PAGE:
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Usain Bolt the Olympics saviour

Olympic and world champion Usain Bolt has said his chosen sport needs him to win in the face of the damage done to athletics by the Russian doping scandal that has divided sports leaders.

In his last lengthy media appointment before heading to Rio de Janeiro, Bolt spent around two hours over a Jamaican lunch last week in London, discussing his Olympic prospects and the challenges of life. He offered his thoughts on reaching age 30 next month, his injury problems and even attacks by terrorists.

“It is scary. But if you live scared, you don’t live at all. So I try to live my life to the fullest and when it’s my time, it’s my time.”

Bolt recalled being in Munich as news emerged of the truck attack in the French city of Nice on Bastille Day – July 14 – that killed 84 people. Munich was itself the scene of bloodshed last week when a teenager shot dead nine people.

Bolt usually goes to Munich every three months to visit his doctor, Hans-Wilhelm Muller-Wohlfahrt.

“Especially at the start of last year I noticed that injuries take a little bit more time to get back to where you want to be. My coach always tells me that the older you get it’s going to get harder, and you have to push yourself.”

But coach Glenn Mills also offered him the comforting reassurance Bolt still craves, despite being the 100- and 200-metre world record holder.

Bolt remembered Mills telling him, “don’t worry, you’re a champ” at the world championships last year.

It was “one of the roughest years,” Bolt said, explaining how his back issue “has really deteriorated over the years.”

Bolt’s preparations for the defence of his Olympic titles (100, 200 and 4X100-metre relay) have been far from smooth, with a hamstring injury forcing him out of the Jamaican trials.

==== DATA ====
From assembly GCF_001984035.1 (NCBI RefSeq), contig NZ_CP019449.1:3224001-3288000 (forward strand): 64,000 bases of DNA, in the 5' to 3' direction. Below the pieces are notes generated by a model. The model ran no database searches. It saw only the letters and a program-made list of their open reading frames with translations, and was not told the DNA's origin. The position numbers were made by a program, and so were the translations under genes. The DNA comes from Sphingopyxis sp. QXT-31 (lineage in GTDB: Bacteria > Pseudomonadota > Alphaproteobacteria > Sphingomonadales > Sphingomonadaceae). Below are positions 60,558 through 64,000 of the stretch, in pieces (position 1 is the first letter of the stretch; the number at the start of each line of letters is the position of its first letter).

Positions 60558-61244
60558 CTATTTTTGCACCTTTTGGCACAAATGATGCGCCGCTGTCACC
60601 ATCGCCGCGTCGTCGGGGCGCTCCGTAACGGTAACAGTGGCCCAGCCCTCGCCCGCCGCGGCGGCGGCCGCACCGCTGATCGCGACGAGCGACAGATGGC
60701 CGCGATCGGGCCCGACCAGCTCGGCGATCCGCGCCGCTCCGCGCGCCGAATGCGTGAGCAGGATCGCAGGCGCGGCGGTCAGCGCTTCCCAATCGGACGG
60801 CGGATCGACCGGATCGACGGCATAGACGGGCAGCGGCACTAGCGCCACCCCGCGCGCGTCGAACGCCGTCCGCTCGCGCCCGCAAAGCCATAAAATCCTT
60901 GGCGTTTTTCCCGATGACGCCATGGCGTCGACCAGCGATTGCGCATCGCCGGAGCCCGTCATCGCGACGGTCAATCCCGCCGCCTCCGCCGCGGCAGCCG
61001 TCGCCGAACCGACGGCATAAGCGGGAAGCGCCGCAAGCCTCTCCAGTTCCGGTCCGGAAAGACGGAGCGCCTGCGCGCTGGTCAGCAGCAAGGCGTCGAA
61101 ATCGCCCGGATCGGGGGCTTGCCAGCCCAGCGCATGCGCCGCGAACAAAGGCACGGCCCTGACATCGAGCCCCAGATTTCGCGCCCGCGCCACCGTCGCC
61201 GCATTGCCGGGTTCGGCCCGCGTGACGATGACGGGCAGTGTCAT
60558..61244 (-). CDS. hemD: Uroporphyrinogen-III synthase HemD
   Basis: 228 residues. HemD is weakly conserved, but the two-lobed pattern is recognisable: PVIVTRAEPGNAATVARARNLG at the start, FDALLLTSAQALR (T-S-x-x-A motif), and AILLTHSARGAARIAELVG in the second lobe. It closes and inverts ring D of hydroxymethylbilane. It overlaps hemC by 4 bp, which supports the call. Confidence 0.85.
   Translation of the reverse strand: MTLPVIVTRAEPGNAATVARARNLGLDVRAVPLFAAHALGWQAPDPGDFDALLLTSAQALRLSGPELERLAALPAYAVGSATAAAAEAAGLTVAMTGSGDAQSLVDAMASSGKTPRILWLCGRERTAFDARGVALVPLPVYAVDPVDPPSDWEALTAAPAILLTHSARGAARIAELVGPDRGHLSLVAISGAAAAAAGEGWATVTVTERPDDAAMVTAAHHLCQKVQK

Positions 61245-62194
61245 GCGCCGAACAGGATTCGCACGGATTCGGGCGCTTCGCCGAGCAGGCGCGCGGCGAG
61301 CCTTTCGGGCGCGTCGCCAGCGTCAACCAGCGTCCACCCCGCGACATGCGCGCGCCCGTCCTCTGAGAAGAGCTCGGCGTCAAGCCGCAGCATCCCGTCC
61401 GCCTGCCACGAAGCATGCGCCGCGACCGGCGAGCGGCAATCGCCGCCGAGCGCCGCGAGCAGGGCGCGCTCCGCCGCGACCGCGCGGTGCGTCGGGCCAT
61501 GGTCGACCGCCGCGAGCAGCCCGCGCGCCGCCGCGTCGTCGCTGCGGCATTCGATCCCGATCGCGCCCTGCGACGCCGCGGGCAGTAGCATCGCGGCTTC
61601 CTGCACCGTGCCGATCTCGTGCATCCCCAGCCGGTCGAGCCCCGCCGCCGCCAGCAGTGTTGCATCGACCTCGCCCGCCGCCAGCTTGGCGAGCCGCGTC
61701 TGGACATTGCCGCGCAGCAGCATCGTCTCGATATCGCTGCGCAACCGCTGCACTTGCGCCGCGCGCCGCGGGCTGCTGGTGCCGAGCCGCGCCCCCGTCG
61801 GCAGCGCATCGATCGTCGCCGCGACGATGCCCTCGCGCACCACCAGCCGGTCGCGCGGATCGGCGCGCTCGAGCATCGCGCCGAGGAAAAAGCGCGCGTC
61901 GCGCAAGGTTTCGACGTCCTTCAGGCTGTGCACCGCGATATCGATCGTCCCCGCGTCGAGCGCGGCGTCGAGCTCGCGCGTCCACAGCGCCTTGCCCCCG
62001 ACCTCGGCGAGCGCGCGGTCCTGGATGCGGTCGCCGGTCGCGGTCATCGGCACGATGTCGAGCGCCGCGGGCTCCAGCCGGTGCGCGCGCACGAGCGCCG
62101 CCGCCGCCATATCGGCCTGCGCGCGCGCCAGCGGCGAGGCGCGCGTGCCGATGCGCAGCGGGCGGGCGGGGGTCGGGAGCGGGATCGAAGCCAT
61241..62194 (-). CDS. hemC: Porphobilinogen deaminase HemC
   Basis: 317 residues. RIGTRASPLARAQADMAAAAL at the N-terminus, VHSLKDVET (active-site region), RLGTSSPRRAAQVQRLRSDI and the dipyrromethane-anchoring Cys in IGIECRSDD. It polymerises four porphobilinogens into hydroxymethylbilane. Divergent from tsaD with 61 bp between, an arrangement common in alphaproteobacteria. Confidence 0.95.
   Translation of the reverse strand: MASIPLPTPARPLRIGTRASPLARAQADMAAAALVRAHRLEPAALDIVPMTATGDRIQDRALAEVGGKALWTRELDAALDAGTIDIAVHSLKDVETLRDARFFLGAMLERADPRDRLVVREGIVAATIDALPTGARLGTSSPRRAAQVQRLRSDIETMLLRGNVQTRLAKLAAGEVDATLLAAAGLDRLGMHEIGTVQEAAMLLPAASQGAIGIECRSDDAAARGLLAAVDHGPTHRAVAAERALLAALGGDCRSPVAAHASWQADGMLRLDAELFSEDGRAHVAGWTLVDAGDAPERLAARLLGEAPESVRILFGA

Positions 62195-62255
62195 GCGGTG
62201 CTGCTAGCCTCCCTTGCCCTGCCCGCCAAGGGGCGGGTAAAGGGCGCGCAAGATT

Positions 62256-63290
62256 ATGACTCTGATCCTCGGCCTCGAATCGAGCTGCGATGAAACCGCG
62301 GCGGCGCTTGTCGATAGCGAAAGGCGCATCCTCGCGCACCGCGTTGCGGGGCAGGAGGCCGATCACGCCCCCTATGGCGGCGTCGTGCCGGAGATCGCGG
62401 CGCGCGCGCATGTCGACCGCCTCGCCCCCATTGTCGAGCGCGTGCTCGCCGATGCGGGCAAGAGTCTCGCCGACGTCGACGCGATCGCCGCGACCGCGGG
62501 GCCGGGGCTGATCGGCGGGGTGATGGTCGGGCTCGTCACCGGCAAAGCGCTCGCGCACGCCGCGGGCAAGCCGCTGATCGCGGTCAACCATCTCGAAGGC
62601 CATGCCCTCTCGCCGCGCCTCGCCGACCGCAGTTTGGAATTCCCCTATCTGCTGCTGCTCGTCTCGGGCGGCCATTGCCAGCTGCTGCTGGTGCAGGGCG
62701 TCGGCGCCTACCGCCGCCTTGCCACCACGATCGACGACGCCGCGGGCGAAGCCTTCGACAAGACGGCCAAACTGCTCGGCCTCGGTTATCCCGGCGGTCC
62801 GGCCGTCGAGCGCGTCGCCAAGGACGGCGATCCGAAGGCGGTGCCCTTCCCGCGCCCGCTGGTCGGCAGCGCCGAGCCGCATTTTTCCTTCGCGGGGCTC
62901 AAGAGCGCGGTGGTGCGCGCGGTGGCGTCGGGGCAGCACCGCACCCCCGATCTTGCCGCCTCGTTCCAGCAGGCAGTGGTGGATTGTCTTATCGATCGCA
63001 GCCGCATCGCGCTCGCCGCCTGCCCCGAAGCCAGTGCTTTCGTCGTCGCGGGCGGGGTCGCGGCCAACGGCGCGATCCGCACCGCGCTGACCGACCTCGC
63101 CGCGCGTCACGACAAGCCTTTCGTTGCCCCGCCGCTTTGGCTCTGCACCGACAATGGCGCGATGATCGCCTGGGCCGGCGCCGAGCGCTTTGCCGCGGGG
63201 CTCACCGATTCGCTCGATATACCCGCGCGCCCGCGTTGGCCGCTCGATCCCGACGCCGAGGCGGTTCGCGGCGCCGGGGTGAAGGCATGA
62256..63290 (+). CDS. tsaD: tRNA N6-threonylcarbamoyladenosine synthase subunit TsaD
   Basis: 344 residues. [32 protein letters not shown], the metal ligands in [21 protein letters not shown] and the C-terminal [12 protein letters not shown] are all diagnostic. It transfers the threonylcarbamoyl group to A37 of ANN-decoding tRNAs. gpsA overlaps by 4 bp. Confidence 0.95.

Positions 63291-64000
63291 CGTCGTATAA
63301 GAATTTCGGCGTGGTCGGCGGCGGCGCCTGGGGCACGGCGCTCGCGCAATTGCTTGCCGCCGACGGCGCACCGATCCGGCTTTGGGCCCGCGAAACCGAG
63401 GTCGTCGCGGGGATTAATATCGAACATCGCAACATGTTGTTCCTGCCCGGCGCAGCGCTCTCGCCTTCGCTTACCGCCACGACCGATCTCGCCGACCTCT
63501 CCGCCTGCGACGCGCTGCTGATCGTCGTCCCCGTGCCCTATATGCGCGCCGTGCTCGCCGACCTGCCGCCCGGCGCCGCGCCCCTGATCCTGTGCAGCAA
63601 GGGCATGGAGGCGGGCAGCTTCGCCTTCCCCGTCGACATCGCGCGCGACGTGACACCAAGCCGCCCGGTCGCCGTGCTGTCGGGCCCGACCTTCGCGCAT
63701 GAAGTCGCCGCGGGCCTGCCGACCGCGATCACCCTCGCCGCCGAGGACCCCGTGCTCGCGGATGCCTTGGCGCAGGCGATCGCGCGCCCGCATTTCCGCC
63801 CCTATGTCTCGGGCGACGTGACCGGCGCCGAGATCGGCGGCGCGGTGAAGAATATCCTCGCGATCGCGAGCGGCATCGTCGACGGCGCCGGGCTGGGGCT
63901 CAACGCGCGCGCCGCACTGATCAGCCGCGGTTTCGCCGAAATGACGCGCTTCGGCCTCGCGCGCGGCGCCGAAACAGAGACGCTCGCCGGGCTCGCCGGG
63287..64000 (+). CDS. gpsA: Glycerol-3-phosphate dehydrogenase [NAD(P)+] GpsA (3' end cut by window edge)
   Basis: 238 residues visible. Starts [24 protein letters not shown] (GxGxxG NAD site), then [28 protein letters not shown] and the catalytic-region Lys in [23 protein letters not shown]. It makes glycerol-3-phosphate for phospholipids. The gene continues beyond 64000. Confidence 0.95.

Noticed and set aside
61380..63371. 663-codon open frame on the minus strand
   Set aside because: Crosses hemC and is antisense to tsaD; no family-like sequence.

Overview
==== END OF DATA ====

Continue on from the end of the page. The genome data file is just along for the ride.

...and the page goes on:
“I always have little doubts in my mind,” Bolt said in a restaurant overlooking London’s St. Paul’s Cathedral. “But I’m focused and ready to go.” This is very much unlike many of the world’s top golfers, who have snubbed the chance to go to their first Olympics.

“I guess it’s not as important to them as it is to us who have been competing over the years. It surprised me when I heard that golf was going to be in the Olympics. There are a few sports in the Olympics that make me go ‘Argh.”’

The Olympics are unquestionably the pinnacle of track and field. But providing the spectacle desired is proving difficult for the men.

“This year is one of the poorest I have ever seen as an Olympic [field] for men really – the women have really shown more promise running fast times,” Bolt said. “[The men] have really underperformed this season, but I’m sure when we get to the Olympics it won’t be like that.”

Bolt expects Rio to be his last Olympics, but he still dangles the possibility of a trip to Tokyo.

“My coach always says ‘Usain you can always go on to the 2020 Olympics if you want,”’ Bolt said. “So this is why he tells me to stop talking about retirement and just take it a year at a time.”

The power of athletics in attracting big audiences would be more difficult without its global superstar.

“People always say to me, ‘Usain when you leave the sport, the sport is going to go down,”’ Bolt said. “But I’m not going to look at it like that. There are a lot of athletes stepping up.” 

 

 

Source: (AP)

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